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May 16, 2008
O.J. Mayo Saga: More Questions Than Answers
Torrance, Calif. -- The NBA playoffs are more competitive now than they've been in years, with the basketball gods possibly aligning a Lakers versus Celtics match up in the championship round only if Kobe Bryant's back holds up and Kevin Garnett can quickly learn to take over games down the stretch.
Something about a Lakers-Celtics final just fits right in the world of basketball.
What doesn't seem to fit right is a former prep sportswriter and a former prep basketball promoter having a public fallout over allegiances to one of the most highly publicized college freshman in the history of NCAA basketball.
The upcoming NBA Draft is going to yield what would seem a fertile crop of talented players, but the talk of the basketball world is Sunday's broadcast on ESPN's "Outside the Lines." It was alleged on the program that O.J. Mayo, the former USC guard who is expected to be a lottery choice in June' NBA Draft, was the beneficiary of cash and other gifts totaling upwards of 30,000 dollars from former Southern California prep basketball promoter Rodney Guillory according to former Southern California prep sportswriter Louis Johnson.
Johnson remarked that the 6-foot-4 Huntington, West Virginia native was compensated by Guillory throughout his high school years in Ohio and West Virginia and during his short stint at the University of Southern California on behalf of Bill Duffy Associates Sports Management. It is the agency Mayo announced he had singed with when he officially declared for the NBA Draft on April 17. Johnson proclaimed that the relationship between Guillory, BDA and Mayo was forged early in his prep career and that the main beneficiary of that relationship, material-wise, was Guillory himself.
Johnson claims that Guillory was provided with a sports utility vehicle and over 200,000 dollars from BDA, of which he shared the previously stated smaller sum with Mayo. Mayo's rebuttal to those accusations, as well as Duffy's retort that he will provide evidence to exonerate his agency from any wrongdoing, have been well-chronicled. There is no need to rehash the particulars here.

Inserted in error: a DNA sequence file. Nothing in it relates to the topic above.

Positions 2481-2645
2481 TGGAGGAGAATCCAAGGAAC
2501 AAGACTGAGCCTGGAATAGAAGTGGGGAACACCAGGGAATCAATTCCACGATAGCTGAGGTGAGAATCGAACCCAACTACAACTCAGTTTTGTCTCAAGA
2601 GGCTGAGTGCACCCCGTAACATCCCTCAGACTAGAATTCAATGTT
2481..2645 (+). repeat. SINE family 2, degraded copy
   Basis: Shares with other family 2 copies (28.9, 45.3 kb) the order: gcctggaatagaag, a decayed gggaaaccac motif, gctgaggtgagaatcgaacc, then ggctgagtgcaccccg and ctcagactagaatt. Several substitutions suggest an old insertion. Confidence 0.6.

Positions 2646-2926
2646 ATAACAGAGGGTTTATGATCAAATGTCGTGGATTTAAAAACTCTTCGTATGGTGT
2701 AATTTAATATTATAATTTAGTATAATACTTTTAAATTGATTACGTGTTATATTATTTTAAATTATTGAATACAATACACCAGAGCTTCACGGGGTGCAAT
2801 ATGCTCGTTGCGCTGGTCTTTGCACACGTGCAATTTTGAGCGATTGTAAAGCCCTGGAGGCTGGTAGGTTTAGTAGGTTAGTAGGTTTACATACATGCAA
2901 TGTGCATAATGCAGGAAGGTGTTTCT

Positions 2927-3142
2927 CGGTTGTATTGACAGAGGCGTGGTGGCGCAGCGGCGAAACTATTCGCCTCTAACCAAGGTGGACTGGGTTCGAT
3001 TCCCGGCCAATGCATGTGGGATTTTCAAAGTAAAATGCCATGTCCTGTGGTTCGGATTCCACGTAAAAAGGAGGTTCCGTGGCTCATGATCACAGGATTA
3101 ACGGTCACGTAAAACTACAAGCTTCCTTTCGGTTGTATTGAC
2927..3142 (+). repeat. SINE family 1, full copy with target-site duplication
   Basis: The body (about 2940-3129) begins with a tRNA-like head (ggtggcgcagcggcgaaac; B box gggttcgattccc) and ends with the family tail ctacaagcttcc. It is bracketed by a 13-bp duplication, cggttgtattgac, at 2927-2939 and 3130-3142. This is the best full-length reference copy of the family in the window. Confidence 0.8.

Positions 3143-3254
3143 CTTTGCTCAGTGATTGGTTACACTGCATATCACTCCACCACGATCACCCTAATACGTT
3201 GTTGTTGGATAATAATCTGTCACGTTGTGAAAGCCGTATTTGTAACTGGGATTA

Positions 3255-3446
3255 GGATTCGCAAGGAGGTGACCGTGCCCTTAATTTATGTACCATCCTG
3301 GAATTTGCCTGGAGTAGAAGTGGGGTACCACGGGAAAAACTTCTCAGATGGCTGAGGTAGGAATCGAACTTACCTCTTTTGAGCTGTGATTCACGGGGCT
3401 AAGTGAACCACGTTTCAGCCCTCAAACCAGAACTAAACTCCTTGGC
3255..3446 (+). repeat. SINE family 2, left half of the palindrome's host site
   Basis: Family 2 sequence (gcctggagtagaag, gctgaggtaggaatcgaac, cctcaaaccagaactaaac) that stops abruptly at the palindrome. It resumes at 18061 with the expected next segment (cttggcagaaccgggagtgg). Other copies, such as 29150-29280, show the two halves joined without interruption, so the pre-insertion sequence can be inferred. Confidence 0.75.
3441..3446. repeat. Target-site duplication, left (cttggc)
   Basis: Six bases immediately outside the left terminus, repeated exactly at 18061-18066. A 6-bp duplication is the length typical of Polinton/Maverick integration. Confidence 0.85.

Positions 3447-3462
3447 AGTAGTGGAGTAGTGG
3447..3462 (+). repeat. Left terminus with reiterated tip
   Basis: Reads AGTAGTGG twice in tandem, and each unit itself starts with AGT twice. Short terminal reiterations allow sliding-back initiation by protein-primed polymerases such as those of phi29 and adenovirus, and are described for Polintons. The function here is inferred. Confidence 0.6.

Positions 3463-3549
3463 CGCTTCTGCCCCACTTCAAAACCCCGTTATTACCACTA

This basketball saga involving a young man from the Mountain State and two grown adults from Compton, California produces more questions than answers. Questions that relate to journalistic professionalism and responsibility, friendship, amateurism, money and loyalty to the game. We will attempt to answer those questions.
Watching the 15-minute segment on "Outside the Lines" and listening to Kelly Naqi's description of how Johnson and Guillory met some 10 years ago when Johnson covered many of Guillory's tournaments as a prep editor for the Long Beach Press Telegram reminded us of how we came into contact with Guillory five years ago. The one-time Centennial of Compton and Compton College basketball player was once referred to as the "Mayor" of Southern California prep basketball by the Los Angeles Sentinel for his success promoting prep basketball tournaments that often involved matchups of highly ranked teams.
Our relationship with Guillory continued on through Mayo's prep career and reached a small business level when Guillory hosted an event that brought Mayo to Southern California at roughly the same time we were in distribution mode of our sixth printed edition of the Cal-Hi Sports Record Book and Almanac for our mother site, CalHiSports.com. Guillory brought Mayo's North College Hill team out of Cincinnati to face Harvard-Westlake of North Hollywood and Dominguez of Compton, the school Johnson graduated from in 1989, at a two-day event at Cerritos College. We thought it would be a perfect opportunity to promote and sell our newly-printed record book.
"This is heartbreaking to me to find him in this situation," said former Press-Telegram sports editor Jim McCormack.